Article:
It has been about 10 months now since the 2012 Paralympics. It seems that most people ask me the same question. “When you were at London 2012, how was the Paralympic Village? What was that like?”
I usually respond by telling them that it was awesome. There were people from every part of the world there, wearing every colour imaginable. They had an energy that you could actually feel. You saw expressions and body language, and knew that virtually everyone there meant business. They better have. We were all about to try and be the best in the world at something.
I also tell people that it was a taste of utopia, or socialism that works. No one is using currency in the Village, all meals are free and there was a 24-hour cafeteria. To get to any sport venue, hop on any bus at a depot just outside the Village. Dedicated London lanes were yours. Flash your accreditation badge and you had the best seats in the house at virtually any sport. Even the vending machines are not operated by coins, but unlimited swipe cards. My Lithuanian wife Dalia and I noticed that the currency-free, pseudo-socialism of the Village works because it has an army of volunteers, National Paralympic Committees and corporate sponsors behind it.
What I don’t always tell people is that I barely noticed any of that until afterwards. When I was actually in the Village, I was too terrified to do much other than think about my game plan, train, eat correctly and sleep. The atmosphere was tense.
Feeling fear thunder through me, and continue on to win a Paralympic medal has made me reflect on the nature of fear. The London Paralympics was certainly not the first or last time that I would be afraid, but the energy I was expending was so focused, that I think the experience was valuable.
I wanted so badly to do well. And, I knew that if things did not go as planned, all the hours of work, all the things I gave up to be there, everything I had invested would lead to nothing.
Have you ever felt that fear?
I had felt it before, at the 2007 World Cup when I was trying to qualify for the Beijing Paralympics. Fear was coursing through me. In our game of millimetres, by the end of that competition, we came one point short from finishing in the top 8. Because of ranking points, I did not make the cut for Beijing. But, I went to China as a spectator anyways and cheered my teammates on. I watched my competitors and learned.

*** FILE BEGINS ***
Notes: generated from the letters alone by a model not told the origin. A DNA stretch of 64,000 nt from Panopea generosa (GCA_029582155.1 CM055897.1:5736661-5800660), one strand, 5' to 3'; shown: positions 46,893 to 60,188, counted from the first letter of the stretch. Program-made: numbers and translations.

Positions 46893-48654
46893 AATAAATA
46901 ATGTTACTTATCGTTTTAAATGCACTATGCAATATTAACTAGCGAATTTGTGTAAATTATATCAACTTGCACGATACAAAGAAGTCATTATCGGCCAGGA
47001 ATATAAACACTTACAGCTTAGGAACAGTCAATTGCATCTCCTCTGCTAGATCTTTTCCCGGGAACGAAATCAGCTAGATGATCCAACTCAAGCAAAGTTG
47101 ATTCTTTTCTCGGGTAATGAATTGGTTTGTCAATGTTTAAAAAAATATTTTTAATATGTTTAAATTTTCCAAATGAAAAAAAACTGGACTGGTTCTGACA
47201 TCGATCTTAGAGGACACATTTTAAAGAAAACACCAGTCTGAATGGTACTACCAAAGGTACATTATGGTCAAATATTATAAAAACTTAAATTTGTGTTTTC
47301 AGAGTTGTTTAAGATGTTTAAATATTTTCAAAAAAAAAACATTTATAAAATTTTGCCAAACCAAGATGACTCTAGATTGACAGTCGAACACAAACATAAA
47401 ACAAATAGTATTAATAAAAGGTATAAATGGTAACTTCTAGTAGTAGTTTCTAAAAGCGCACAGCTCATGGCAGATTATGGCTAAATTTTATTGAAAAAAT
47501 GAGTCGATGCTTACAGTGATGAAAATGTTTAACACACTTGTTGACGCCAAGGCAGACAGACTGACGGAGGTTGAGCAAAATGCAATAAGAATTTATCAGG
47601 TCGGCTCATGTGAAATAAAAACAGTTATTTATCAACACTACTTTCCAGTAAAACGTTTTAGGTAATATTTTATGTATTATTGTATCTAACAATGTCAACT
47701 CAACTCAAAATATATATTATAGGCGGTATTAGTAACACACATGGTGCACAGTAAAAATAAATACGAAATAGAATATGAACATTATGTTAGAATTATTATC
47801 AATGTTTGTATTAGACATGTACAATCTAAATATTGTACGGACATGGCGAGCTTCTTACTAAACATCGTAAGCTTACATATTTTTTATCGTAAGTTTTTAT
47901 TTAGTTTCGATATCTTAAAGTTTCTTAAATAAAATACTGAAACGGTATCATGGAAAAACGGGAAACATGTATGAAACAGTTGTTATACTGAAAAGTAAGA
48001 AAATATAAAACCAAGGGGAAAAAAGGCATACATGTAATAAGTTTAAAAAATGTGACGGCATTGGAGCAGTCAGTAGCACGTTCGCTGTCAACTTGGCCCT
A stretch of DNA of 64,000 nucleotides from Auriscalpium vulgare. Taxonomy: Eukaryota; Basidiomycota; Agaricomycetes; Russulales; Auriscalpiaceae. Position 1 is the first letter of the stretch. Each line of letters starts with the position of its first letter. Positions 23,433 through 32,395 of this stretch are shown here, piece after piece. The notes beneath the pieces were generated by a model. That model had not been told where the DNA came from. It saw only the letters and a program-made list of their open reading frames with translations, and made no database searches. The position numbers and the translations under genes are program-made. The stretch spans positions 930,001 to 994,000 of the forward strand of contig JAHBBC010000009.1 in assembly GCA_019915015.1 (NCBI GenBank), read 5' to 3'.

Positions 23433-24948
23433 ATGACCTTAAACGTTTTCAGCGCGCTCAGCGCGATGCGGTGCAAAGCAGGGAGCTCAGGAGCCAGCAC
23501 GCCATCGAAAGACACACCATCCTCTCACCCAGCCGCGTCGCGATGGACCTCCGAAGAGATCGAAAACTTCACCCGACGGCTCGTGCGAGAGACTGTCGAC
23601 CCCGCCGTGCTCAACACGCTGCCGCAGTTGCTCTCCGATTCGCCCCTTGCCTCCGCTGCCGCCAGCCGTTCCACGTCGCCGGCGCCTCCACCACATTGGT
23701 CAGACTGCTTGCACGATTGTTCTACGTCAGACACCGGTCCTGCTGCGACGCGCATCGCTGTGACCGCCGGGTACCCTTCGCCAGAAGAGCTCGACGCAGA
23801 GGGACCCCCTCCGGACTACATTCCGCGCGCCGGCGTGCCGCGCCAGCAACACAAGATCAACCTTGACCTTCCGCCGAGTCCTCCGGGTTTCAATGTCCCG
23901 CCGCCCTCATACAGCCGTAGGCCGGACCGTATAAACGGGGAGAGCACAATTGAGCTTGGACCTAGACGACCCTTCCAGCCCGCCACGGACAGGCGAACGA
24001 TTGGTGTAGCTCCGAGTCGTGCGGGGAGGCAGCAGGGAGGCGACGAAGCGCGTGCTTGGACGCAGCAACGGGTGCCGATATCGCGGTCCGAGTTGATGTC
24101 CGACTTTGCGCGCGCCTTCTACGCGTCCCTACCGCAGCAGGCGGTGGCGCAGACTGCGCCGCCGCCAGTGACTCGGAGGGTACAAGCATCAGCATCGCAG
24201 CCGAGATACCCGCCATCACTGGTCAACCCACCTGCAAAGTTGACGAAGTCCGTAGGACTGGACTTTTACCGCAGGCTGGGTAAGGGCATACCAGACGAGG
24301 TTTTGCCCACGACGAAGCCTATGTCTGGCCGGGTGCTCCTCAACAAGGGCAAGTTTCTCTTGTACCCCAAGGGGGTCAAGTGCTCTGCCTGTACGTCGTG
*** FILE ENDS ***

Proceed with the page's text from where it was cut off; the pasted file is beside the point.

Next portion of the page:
I think what I learned the most, was about fear. In the 4 years after Beijing, we eventually qualified for London 2012, but I was always afraid. I was petrified on the court, and at training sometimes, as the overwhelming challenge of the world’s top athletes loomed.
So we became good friends fear and I. I controlled it with breathing and intentioned thinking: I know I can beat the top athletes in the world because I have the innovative strategy to do it, and I have put in the training hours.
But what if they still beat me?
I passed a huge winged statue each day outside the dining hall, which I later learned was made by London artist Nicola Godden. At first I only saw the visual. A sad and beautiful winged figure. I still remember reading the inscription on its base for the first time, as my stomach was in knots for the pinnacle of tournaments to come:
“My audacity was my joy not my disaster,
I reached a glory higher than Olympus,
My fall was worth the flight.”
I realized it was Icarus. When given wings to escape the island of Crete in Greek mythology by his father Daedalus, Icarus was told not to fly too close to the sun. Overwhelmed by the thrill of soaring, he of course flew too high. The sun melted the wings’ wax, and Icarus drowned in the sea.
The statue and its words gave me final permission to fail. Even if I did not win a Paralympic medal, I would go out in a blaze of trying something hard. That in itself would be worth it.
I ended up winning bronze with my doubles partner Marco, but I did not play as great as I did because I overcame fear. I took the sheer terror of crashing into the sea those days in London last September – on the boccia courts in front of sold out crowds, and in the dining hall – and hung out with it.
I didn’t conquer it.